Shepard Fairey’s mural pays tribute to The Purple Rain Protest – Between 10 and 5. Our country’s history has shaped the rise of Johannesburg’s street art, the inner city is filled with artworks that commentate on our cultural zeitgeist.
We have seen a growing number of artworks over the years and decided to put together an art series which concerns itself with the history and artists behind some of Johannesburg’s street art. In the fourth instalment of our series, we focus on Shepard Fairey’s work. The American artist, activist and founder of OBEY Clothing is the brains behind the ‘The Purple Shall Govern’ mural. If you have ever been to Braamfontein, you may be familiar with this mural, it resides in the heart of Johannesburg as you approach the Nelson Mandela Bridge.
Coincidentally, Nelson Mandela is amplified on this mural. How did it come about? Behind The Scenes with William Kentridge at the Zeitz M0CAA. William Kentridge retrospective: Africa′s largest modern art museum goes beyond identity politics. When you walk into the Zeitz Museum of Contemporary African Art (Zeitz MOCAA) in Cape Town, it feels like you're entering a sacred space.
What used to be a 57-meter-high grain silo storing maize, wheat and similar crops now inspires the kind of awe you might only experience by visiting a temple or a cathedral, as larger-than-life art installations in the entrance hall greet visitors. But since the opening of the Zeitz MOCAA in September 2017, some African artists and curators have questioned the choice of opening a museum that celebrates African art in Cape Town — without doubt the most "European" metropolis of the entire continent. Located at the city's touristy Victoria & Alfred Waterfront and originally built in 1921, the grain silo was transformed into a museum by the London-based British architect Thomas Heatherwick — and not an African one. 'Kentridge reflects Africa's complex histories' Assistant curator Tandazani Dhlakama says that art has to speak for itself.
William Kentridge: the barbarity of the 'Great War' told through an African lens. Produced towards the end of the four-year celebrations of the centenary of the “Great War” of 1914-18, the dramatic art performance of South African-born artist William Kentridge – “The Head & the Load” –explodes the traditional understanding of this conflict as a “World War”.
Congolese independence leader Patrice Lumumba had famously mocked European pretensions ennobling what he called their tribal conflicts into World War status. Suburban teachers' project emphasizes that Black art matters. A group of Chicago-area teachers is working to ensure Black and Indigenous artists are included in classroom curricula.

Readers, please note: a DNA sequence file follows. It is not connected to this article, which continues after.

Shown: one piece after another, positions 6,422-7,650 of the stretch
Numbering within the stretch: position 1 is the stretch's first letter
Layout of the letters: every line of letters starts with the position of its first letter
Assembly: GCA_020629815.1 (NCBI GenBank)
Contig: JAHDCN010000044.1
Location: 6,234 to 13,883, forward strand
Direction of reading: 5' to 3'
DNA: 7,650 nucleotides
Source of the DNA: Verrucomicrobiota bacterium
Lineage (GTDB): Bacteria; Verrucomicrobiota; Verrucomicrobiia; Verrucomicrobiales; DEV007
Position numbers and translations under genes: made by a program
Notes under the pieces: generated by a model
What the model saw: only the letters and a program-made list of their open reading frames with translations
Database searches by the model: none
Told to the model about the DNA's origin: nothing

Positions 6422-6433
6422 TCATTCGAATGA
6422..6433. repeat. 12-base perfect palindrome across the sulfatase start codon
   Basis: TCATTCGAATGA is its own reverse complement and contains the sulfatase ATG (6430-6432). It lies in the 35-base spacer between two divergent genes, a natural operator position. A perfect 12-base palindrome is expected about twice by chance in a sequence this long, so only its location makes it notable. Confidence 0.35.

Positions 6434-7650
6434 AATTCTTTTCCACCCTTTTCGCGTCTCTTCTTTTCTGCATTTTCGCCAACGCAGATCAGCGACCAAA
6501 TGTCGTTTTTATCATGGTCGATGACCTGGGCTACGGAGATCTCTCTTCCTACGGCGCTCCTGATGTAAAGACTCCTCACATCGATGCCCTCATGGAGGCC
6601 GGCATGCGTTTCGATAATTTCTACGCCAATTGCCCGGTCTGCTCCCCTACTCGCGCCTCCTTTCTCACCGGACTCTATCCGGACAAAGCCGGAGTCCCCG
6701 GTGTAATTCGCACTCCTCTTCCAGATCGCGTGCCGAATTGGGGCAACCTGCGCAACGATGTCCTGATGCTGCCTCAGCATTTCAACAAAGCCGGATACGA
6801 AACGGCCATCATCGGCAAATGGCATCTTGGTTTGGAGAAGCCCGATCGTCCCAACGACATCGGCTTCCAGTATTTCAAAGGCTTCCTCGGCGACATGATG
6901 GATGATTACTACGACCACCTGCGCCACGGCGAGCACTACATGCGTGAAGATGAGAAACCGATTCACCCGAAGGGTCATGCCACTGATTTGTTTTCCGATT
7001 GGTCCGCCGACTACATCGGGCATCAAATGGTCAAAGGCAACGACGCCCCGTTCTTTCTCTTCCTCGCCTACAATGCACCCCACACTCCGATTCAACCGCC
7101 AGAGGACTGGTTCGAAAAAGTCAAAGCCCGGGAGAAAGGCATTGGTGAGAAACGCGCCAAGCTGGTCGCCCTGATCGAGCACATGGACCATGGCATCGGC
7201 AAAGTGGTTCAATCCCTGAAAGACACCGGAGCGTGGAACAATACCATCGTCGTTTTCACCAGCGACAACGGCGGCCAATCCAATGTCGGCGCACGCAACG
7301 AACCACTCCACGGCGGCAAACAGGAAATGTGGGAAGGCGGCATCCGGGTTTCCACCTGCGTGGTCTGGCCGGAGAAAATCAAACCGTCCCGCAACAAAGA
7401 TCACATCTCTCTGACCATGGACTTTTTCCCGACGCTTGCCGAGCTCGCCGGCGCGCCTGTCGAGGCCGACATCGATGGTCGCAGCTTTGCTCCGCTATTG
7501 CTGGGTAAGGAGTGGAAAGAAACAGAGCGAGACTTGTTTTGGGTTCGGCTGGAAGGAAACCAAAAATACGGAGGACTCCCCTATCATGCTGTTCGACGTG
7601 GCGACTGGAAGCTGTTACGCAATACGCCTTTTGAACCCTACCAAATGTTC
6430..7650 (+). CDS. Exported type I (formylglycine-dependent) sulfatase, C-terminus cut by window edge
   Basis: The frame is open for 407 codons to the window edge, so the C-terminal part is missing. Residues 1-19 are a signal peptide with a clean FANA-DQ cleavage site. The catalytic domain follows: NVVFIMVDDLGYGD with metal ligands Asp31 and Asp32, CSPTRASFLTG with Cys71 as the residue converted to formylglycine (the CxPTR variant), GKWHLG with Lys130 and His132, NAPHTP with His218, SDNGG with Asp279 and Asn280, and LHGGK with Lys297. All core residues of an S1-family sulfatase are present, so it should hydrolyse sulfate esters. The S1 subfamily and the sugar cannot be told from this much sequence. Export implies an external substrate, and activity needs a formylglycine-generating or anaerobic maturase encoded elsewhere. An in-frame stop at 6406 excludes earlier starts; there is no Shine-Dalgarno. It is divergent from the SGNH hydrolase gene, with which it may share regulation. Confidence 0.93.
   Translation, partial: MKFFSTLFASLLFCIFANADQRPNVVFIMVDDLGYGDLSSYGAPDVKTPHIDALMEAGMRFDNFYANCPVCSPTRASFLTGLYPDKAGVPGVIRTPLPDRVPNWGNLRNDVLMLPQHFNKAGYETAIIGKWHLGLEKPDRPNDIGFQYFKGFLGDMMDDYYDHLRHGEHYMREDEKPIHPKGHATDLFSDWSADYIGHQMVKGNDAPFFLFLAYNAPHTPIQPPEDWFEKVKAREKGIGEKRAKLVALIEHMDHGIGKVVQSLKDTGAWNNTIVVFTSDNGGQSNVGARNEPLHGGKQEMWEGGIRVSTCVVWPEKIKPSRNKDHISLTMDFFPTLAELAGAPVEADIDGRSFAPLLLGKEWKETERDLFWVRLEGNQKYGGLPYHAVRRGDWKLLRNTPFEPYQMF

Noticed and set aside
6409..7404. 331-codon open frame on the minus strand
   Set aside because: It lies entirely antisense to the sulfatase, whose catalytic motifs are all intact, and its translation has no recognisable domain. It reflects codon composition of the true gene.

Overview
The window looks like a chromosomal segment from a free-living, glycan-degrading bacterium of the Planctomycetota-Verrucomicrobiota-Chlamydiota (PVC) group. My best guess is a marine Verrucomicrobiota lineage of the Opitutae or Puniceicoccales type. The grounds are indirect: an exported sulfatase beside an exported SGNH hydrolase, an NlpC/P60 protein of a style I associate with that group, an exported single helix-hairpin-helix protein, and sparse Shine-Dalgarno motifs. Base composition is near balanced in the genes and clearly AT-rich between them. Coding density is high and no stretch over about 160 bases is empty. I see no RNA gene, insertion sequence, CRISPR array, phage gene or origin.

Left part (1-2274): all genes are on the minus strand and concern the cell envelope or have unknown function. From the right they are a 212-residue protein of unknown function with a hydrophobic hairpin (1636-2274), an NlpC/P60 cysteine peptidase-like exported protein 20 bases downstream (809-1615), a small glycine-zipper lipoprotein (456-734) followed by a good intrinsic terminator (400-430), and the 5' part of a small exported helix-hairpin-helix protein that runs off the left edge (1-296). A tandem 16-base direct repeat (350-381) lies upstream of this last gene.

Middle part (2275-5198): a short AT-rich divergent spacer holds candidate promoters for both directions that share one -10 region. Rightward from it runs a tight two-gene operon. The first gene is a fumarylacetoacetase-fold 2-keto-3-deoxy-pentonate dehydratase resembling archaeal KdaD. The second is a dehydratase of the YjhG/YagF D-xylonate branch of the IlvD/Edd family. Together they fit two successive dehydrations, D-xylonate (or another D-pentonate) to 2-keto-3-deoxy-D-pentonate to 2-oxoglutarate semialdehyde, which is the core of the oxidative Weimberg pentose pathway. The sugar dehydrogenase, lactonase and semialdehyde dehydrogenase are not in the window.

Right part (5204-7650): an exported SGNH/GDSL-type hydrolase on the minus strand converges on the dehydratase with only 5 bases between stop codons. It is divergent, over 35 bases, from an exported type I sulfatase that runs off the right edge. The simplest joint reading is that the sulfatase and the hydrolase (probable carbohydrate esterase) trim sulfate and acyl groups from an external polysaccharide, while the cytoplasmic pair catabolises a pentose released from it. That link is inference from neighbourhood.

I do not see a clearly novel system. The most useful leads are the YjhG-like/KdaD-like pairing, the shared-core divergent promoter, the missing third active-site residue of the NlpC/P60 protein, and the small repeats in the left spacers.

Called Black Creatives Matter, the project is an ever-expanding digital document featuring information about more than 500 artists, as well as anti-racist resources. Jonathan Pruc, a visual art and photography teacher at Mundelein High School, founded the initiative with Deanna Sortino, a visual art teacher at Niles West High in Skokie. "While some schools are making diversity inclusion a school goal, we knew a grass-roots, for-teacher-by-teacher resource would (have) the most impact for educators," Pruc said. Other participants include Cristal Sabbagh, an art teacher at Lincolnshire's Stevenson High, and Nick Hostert, an art teacher at Palatine High. "As teachers, it's imperative for us to be intentional in designing curricula that is truly representational of our contemporary world," Hostert said. Telstra National Aboriginal & Torres Strait Islander Art Awards (NATSIAA) Mary Sibande: I Came Apart at the Seams. John Prince Siddon: All Mixed Up - Fremantle Arts Centre.
All Mixed Up is a major solo exhibition featuring newly commissioned paintings, sculpture and installation from John Prince Siddon.
A Walmajarri man based in Fitzroy Crossing in the West Kimberley, Prince spent his early years working on cattle stations until losing a leg in a riding accident. His art combines diverse influences drawn from television, the traditional Kimberley craft of boab nut carving, desert iconography and the epic characters of the Narrangkarni (Dreamtime). Surreal and kaleidoscopic at first glance, these works offer an incisive commentary on the political and social issues of today, and on Western Australia’s dark and mostly undocumented history.